Analysts said the dollar could still gain, with the resurgence of COVID-19 cases and the potential for renewed lockdowns in U.S. states deemed hot spots.

Source: Dollar wobbles as decent U.S. data tempers safe-haven demand – Reuters

‘Help!’ cry British musicians, warning of crisis in live music industry | Reuters


Paul McCartney, Ed Sheeran and The Rolling Stones were among some 1,500 musicians who called on Thursday for the British government to help the live music business survive the novel coronavirus outbreak.

“The future for concerts and festivals and the hundreds of thousands of people who work in them looks bleak,” the musicians wrote in an open letter to British Culture Secretary Oliver Dowden.

Source: ‘Help!’ cry British musicians, warning of crisis in live music industry – Reuters

Corona Capital: Byton, Primark, Ikea in Paris | Reuters


REVERSE GEAR. Citing Covid-19, Chinese electric-car startup Byton is suspending production from July 1 to reorganise itself, and is raising funds to address unpaid salaries. That will cramp its IPO plans, and is another sign of trouble in the world’s biggest EV market, which was struggling before the pandemic hit. Sales of new energy vehicles fell 23.5% year-on-year to 82,000 units in May, according to an industry association, even while overall auto sales rose 14.5%.

Byton, which has yet to sell a single car, is hardly the only cash-strapped EV maker, but its peers are faring better. New York-listed Nio announced this week it had substantially completed cash injections into its China operation, while Alibaba-backed Xpeng has started deliveries of its P7 electric sedan, which will challenge Tesla’s Model 3. But barring a startling demand revival, the coronavirus looks set to accelerate consolidation. (By Sharon Lam)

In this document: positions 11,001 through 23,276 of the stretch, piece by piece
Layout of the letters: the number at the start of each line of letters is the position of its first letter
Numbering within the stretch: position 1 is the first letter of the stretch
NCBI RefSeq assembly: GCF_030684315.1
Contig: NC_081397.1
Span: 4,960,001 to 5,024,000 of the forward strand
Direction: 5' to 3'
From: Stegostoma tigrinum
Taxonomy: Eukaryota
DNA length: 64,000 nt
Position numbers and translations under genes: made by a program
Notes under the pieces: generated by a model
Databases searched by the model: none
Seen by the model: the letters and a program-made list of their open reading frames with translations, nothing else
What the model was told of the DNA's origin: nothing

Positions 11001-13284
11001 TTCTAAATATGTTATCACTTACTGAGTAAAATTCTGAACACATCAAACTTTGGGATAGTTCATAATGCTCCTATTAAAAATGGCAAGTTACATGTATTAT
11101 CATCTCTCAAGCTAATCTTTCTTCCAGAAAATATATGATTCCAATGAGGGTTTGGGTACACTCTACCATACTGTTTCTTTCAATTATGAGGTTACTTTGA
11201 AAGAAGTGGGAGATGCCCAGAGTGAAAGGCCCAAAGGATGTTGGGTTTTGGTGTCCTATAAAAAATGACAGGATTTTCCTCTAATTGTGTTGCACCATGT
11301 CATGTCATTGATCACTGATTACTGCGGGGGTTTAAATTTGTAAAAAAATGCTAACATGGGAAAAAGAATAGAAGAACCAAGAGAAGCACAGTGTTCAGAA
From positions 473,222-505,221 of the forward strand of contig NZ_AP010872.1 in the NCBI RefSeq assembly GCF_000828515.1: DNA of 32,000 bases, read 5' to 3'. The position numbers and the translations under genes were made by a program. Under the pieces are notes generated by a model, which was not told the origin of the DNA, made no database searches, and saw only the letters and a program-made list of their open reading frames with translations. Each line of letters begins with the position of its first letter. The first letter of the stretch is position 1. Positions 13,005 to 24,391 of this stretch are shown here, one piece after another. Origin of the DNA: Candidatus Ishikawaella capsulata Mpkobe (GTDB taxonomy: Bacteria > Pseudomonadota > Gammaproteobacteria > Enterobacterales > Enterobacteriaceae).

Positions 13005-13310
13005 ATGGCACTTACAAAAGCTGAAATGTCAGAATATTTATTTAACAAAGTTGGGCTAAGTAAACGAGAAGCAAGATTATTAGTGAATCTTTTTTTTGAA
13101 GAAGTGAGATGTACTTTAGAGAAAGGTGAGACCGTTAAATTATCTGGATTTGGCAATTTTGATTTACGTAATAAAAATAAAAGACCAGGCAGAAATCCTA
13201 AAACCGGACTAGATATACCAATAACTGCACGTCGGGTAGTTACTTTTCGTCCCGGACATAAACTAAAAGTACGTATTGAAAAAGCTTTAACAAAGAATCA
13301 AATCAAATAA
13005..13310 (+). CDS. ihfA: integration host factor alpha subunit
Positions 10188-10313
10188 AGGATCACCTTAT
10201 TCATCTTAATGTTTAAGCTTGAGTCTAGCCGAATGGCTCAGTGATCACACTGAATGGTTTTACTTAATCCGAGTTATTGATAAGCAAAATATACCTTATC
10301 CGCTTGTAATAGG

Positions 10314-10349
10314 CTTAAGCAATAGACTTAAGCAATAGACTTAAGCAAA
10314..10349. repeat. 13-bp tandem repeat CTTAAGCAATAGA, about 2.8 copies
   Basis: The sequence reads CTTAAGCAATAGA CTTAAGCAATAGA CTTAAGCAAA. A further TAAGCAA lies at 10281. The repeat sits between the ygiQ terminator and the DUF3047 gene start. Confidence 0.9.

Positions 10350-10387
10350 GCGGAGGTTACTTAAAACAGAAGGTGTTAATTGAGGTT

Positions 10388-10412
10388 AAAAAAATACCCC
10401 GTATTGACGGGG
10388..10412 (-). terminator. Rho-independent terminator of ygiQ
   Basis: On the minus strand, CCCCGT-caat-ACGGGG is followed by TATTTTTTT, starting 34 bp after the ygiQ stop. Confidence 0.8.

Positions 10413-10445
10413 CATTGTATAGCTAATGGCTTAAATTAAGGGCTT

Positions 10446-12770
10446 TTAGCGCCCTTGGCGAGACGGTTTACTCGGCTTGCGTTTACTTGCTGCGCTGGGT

Source: Breakingviews – Corona Capital: Byton, Primark, Ikea in Paris – Reuters

Other deaths spike in Indian city ravaged by coronavirus | Reuters


The spike in deaths in Ahmedabad, the most populous city in western Gujarat state, is due to patients with serious illnesses either not able to go to hospitals or being afraid to visit them because of the virus, doctors said.

The numbers contain “ominous signals” for the rest of the country, said Dr Rajib Dasgupta, a professor of community health at New Delhi’s Jawaharlal Nehru University.

India has the world’s fourth biggest outbreak of the COVID-19 disease caused by the virus, with over 600,000 confirmed cases and 17,800 deaths, and some of its largest cities are still reeling from rising infections.

Source: Other deaths spike in Indian city ravaged by coronavirus – Reuters

Its Economy Battered by COVID-19, Spain Tries a Guaranteed Minimum Income


Spain is one of the hardest-hit countries from COVID-19, with nearly 300,000 confirmed infections and more than 28,000 deaths.

Its GDP is expected to contract by more than 9 percent this year, with unemployment slated to rise from 14.4 percent to 19 percent. Long lines are forming at food banks across the country, as charities struggle to meet the spike in demand for their services. All of this has raised the stakes for Spain’s new policy, which, if implemented effectively, could provide a necessary layer of protection for the most disadvantaged Spaniards.

Source: Its Economy Battered by COVID-19, Spain Tries a Guaranteed Minimum Income